Taquet et al. (2020) found that a previously diagnosed psychiatric illness is independently associated with an increased risk of being diagnosed with Covid-19 and facilitating Long Covid. This corresponds to psychological factors perpetuating features of a Covid infection. Along with this, survivors also have a significantly higher rate of psychiatric and neurological disorders. Marked elevations have been seen in the diagnosis of anxiety disorders, insomnia, as well as mood disorders like depression as a result of isolation (Nochaiwong et al., 2021). Apart from this, patients who are more stressed after diagnosis are more prone to inflammatory signalling and also report higher levels of depression when inflammation is high. This is in line with experimental evidence which shows that people who have pre-existing psychological disturbances are more sensitive to inflammatory insults (Yang et al., 2020).
The immune response that follows psychological stress also worsens the prognosis of Covid, and has been implicated in causing Multisystem Inflammatory Syndrome in children and adults (MIS-C, MIS-A) experiencing Long Covid. MIS symptoms include malaise, myalgias, chest tightness, brain fog and other neuropsychiatric symptoms. The pathology of this hyperinflammatory syndrome is mostly unknown. Theoharides & Conti (2020) suggest that psychological stress can impact both Long Covid and may give rise to Covid-induced MIS. Chow (2021) says that since MIS occurs in the post-acute Covid phase, an antibody-mediated process or dysregulated immune response can be suspected. Second, MIS-A is likely to be an uncommon complication of SARS-CoV-2 infection among adults. As further research is dedicated to uncover its additional aspects, evidence for optimal treatment strategy must also be gathered for medical management.
Neural/neuroendocrinol elements such as alterations in neural processes, diurnal cortisol, and ANS dysregulation also play a predisposing role. Coupled with immunity factors like single nucleotide polymorphisms (SNPs) in cytokine-related genes, alterations in cellular immunity, latent coral infection/activation, cell ageing, neurological abnormalities can pose as risk factors for a Covid infection.
Long-term neuropsychiatric sequelae of Covid-19 have been associated with the aforementioned proinflammatory cytokine IL-6. Such proinflammatory changes in cerebral fluid composition were shown to provoke cognitive dysfunction, impact sleep-wake cycles, and contribute to symptoms of fatigue. These psychopathologies may be fostered directly via viral infection of the CNS or through dysfunctional immune processes such as neuroinflammation as well as disruption of the blood–brain barrier and/or hypothalamic-pituitary adrenal axis (Mazza et al., 2020). Mazza et al. also suggest that stigma, social isolation, and other stressors may also contribute to these symptoms.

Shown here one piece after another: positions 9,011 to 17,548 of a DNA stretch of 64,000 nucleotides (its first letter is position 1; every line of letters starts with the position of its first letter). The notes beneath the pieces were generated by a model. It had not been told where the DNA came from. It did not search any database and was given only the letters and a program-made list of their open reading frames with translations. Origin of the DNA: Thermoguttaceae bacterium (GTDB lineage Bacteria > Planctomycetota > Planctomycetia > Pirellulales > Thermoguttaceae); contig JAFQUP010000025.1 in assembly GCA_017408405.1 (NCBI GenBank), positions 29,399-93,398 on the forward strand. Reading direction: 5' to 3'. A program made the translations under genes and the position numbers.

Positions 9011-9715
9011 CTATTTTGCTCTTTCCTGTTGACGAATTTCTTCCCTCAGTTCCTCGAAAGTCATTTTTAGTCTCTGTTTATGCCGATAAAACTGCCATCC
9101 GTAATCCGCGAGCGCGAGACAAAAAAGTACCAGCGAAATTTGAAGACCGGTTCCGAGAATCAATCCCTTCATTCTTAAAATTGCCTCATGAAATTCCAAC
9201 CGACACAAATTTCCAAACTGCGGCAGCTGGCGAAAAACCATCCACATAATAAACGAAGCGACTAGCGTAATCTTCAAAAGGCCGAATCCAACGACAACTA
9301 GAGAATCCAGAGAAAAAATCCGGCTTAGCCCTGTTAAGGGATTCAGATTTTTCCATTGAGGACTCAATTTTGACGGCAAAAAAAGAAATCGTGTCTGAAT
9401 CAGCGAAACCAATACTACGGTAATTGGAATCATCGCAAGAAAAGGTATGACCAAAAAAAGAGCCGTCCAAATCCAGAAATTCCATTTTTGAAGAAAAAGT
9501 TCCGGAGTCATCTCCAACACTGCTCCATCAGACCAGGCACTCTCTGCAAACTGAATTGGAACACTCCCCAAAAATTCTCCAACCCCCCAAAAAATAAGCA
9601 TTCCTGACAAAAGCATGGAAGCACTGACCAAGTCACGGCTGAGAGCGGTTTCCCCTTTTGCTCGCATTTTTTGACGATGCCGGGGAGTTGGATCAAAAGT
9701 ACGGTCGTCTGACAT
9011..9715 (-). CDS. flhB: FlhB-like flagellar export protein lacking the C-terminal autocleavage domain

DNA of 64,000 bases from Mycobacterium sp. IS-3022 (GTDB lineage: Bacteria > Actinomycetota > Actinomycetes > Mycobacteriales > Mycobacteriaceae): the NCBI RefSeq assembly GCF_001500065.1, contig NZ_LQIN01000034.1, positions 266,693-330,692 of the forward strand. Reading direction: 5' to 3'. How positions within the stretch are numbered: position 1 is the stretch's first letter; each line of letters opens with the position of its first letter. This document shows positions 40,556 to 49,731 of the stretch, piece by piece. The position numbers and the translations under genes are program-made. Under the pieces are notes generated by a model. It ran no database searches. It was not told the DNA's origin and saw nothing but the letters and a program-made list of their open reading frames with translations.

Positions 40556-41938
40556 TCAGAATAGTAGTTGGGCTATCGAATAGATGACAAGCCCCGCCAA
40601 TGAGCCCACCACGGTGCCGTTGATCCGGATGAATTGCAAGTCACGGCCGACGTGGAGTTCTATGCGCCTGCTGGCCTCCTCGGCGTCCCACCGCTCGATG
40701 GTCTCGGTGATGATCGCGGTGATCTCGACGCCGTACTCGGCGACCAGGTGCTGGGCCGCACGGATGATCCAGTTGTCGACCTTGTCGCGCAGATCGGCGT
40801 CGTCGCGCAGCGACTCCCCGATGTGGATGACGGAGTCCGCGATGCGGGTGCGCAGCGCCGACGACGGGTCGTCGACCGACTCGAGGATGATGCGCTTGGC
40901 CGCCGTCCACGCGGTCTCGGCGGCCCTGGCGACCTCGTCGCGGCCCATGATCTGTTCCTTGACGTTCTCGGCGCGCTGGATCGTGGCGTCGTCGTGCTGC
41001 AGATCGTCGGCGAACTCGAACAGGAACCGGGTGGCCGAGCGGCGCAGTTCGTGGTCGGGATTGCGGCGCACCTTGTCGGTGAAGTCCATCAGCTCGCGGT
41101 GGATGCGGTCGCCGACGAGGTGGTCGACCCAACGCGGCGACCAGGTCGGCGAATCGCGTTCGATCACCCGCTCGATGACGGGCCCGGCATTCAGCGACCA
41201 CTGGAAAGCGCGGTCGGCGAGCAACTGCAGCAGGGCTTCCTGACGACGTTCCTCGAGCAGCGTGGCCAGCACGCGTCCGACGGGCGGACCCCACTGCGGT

Another disorder that has speculative links to Long Covid-19 as a result of neural and autonomic pathway alterations and/or indirect immune-mediated mechanisms is known as Dysautonomia (DNS) (Al-kuraishy et al., 2021). DNS is a neurological disorder generally caused by dysfunction of the autonomic nervous system (ANS) that affects autonomic functions. Abnormal autonomic response and sympathetic storm are triggered in DNS leading to exercise intolerance, insomnia, fatigue, and urinary & bowel dysfunctions, to name a few. (Martínez-Lavín, 2015; Murta et al., 2020). Such symptoms correlate with observed Long Covid symptoms. The level of ANS control is regulated by cerebral cortex, reticular formation and limbic system, therefore, viral infections that cause meningitis and/or encephalitis may disturb central autonomic dysfunction leading to DSN (Silverman et al., 2005). Given the potential of SARS-CoV-2 to invade CNS (and also previous experience with Coronaviruses like MERS and SARS-CoV), meningoencephalitis in COVID-19 is a duly anticipated clinical feature. In fact, multiple reports of meningoencephalitis associated with COVID-19 have surfaced across the globe (Mondal et al., 2021). Therefore, due to the neuroinvasive nature of SARS-CoV-2, further studies are required to better understand the neurological complications associated with DSN.
As Covid-19 is further understood, it is equally important to consider the spectrum of phenomena associated with it. Immunological, psychological and neurobiological markers are a diathesis for Covid as well as Long Covid, as has been reported by a number of studies. However, after two years of the pandemic, focus must be directed towards immunological dysregulation coupled with psychological and neurological predispositions and/or responses that may be major markers for rare disorders potentially induced by Covid.